Wednesday, May 18, 2011


Okay. I got on the propping up project. I lucked out at Poverty Barn and found what I was looking for after only three or four false starts - which is fine on a Saturday but over lunch hour is a little bit more of a time killer than I was hopeing for. They tried to make me believe that it was too late in the season for garden fences but I persevered.

It was not as easy as I thought it would be to get the fences in place. I needed more than anything was a wire cutter. DO you know how many things in your average tool chest look like wire cutters? Just about everything, do you know what works like wire cutters? Just about nothing. Pliers are not wire cutters - they look like wire cutters, they feel like wire cutters but they aren't wire cutters.

Do you know which pliers you need for a given job? All of them. If you have five of them you will have to put your hands on all of them and do you know which of them will do the job? The wire cutters.

Okay. After I wanted to strangle myself with the fence-lings, I went to look on baby pictures.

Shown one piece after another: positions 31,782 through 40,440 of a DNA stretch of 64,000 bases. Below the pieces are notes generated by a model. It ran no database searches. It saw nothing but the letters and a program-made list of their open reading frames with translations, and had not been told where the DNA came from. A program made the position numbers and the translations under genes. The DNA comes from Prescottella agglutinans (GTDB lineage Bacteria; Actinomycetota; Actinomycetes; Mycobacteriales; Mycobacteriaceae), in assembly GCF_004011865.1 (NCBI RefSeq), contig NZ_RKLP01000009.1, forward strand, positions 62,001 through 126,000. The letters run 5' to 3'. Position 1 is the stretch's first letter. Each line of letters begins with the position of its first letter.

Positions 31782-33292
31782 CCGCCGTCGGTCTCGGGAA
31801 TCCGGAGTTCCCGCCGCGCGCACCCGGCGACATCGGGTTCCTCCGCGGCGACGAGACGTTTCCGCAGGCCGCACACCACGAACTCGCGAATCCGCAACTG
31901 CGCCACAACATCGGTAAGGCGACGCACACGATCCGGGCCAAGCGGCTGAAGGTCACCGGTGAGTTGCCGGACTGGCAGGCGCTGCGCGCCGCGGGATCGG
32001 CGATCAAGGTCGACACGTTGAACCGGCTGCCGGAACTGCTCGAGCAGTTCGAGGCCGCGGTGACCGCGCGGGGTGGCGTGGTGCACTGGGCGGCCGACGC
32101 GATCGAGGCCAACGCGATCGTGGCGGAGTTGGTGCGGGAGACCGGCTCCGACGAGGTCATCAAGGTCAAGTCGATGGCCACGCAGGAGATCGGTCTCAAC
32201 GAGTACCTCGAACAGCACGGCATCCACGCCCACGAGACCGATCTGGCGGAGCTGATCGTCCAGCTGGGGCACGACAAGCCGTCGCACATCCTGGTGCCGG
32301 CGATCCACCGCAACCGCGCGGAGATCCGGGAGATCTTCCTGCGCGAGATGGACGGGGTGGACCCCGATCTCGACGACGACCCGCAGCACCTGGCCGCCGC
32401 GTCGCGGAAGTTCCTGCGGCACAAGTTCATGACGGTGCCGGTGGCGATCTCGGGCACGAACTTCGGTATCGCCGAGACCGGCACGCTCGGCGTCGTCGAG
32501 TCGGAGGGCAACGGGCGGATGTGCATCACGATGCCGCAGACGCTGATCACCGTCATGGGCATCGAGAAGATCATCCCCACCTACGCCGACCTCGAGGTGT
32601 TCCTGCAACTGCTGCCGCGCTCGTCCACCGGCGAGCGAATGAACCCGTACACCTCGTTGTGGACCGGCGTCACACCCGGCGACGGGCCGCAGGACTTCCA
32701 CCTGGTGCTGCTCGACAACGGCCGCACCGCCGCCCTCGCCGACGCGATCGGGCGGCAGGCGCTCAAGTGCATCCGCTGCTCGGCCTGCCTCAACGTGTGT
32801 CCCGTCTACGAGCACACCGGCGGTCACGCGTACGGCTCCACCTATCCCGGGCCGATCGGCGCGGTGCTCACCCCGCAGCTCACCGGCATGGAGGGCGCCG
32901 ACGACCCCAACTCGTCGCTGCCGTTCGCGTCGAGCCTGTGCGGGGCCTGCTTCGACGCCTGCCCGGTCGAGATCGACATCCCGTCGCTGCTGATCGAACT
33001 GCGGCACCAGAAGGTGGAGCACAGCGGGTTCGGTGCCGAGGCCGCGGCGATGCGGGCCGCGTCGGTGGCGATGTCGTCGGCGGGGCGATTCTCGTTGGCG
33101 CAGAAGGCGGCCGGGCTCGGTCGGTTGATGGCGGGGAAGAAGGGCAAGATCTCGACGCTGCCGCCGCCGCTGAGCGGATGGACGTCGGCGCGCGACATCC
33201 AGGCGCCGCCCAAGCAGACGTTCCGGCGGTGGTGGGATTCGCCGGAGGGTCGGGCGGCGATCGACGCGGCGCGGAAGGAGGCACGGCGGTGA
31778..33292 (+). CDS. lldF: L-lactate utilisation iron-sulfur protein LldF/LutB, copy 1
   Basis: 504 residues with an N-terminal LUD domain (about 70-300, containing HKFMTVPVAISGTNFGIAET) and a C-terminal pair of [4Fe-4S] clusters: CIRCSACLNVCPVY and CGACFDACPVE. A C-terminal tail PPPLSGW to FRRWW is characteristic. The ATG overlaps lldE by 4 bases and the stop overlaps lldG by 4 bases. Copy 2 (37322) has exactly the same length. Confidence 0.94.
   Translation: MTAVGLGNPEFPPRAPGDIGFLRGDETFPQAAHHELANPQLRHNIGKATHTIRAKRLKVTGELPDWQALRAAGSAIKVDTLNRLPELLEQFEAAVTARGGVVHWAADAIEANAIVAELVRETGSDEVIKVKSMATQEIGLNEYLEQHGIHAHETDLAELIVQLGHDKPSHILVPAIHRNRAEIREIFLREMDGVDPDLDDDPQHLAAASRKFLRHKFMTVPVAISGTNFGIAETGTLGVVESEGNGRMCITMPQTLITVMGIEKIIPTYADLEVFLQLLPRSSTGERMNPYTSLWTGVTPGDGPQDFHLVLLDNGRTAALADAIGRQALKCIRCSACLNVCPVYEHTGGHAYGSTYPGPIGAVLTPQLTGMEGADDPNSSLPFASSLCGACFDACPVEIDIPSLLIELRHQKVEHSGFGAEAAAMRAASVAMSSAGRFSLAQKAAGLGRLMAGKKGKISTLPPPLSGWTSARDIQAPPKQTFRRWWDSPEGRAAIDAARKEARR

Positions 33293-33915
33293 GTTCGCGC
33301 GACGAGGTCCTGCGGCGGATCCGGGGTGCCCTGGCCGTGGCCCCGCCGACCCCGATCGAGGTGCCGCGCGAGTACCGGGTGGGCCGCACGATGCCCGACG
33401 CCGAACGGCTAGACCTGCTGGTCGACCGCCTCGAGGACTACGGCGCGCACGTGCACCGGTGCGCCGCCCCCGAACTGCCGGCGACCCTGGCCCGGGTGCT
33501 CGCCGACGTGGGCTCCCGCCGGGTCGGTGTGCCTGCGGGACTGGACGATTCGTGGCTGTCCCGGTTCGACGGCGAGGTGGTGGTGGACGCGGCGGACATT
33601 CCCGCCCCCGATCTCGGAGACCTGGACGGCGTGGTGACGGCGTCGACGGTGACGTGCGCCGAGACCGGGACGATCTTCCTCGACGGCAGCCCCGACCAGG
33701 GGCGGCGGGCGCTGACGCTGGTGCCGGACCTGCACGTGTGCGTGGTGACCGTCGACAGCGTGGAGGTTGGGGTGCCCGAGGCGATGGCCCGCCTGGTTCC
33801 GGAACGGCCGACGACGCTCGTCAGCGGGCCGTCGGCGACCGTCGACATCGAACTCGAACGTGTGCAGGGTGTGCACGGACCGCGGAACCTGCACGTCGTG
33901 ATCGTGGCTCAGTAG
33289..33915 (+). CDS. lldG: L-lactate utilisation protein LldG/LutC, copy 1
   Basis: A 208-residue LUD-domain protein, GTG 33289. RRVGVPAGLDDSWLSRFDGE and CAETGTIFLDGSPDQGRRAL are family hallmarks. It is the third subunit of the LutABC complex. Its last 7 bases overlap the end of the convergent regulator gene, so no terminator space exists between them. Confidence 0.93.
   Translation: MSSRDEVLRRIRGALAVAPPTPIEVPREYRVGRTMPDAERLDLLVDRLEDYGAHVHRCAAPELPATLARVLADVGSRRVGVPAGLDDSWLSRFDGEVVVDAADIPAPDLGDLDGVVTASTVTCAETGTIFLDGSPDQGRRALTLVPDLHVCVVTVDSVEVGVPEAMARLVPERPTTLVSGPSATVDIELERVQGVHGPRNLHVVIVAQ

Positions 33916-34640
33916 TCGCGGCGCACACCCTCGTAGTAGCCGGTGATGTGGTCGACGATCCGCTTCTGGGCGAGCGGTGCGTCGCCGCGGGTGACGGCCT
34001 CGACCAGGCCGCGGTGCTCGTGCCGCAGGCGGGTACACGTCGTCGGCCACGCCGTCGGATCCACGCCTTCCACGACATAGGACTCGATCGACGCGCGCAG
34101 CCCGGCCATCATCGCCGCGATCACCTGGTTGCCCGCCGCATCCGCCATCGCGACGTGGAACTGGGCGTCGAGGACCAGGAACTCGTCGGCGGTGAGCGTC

We went from

On March 2, there are four seed potatoes in each barrel,  to

On May 16. The white arrows point to the fence-lings. I'm not completely sold that this was the best solution but I think its better than letting them collapse under their own weight. The best possible solution would be to add more dirt to support the stalks and at the same time make more room for more potaotos. I have no more room for more dirt.

 I could try to figure out a way to do that but I'm not sure it would be worth the out lay of energy. I'll know more about how to weigh that after I see how many potaotos I get this time. If I get a lot, I can say "Okay, I got XXX amount of spuds this year, next year I'm willing to do this much more amount more work and investment". At the same time, if I get diddly spuds, I can say "Yeah. Diddly. This was fun, but... Next year maybe I'll do something different with the spuds, maybe get another barrel and not cut it in two." I can  keep experimenting to where I can get a good harvest. I can plant them twice a year, I have time to learn how to do it right.

No comments: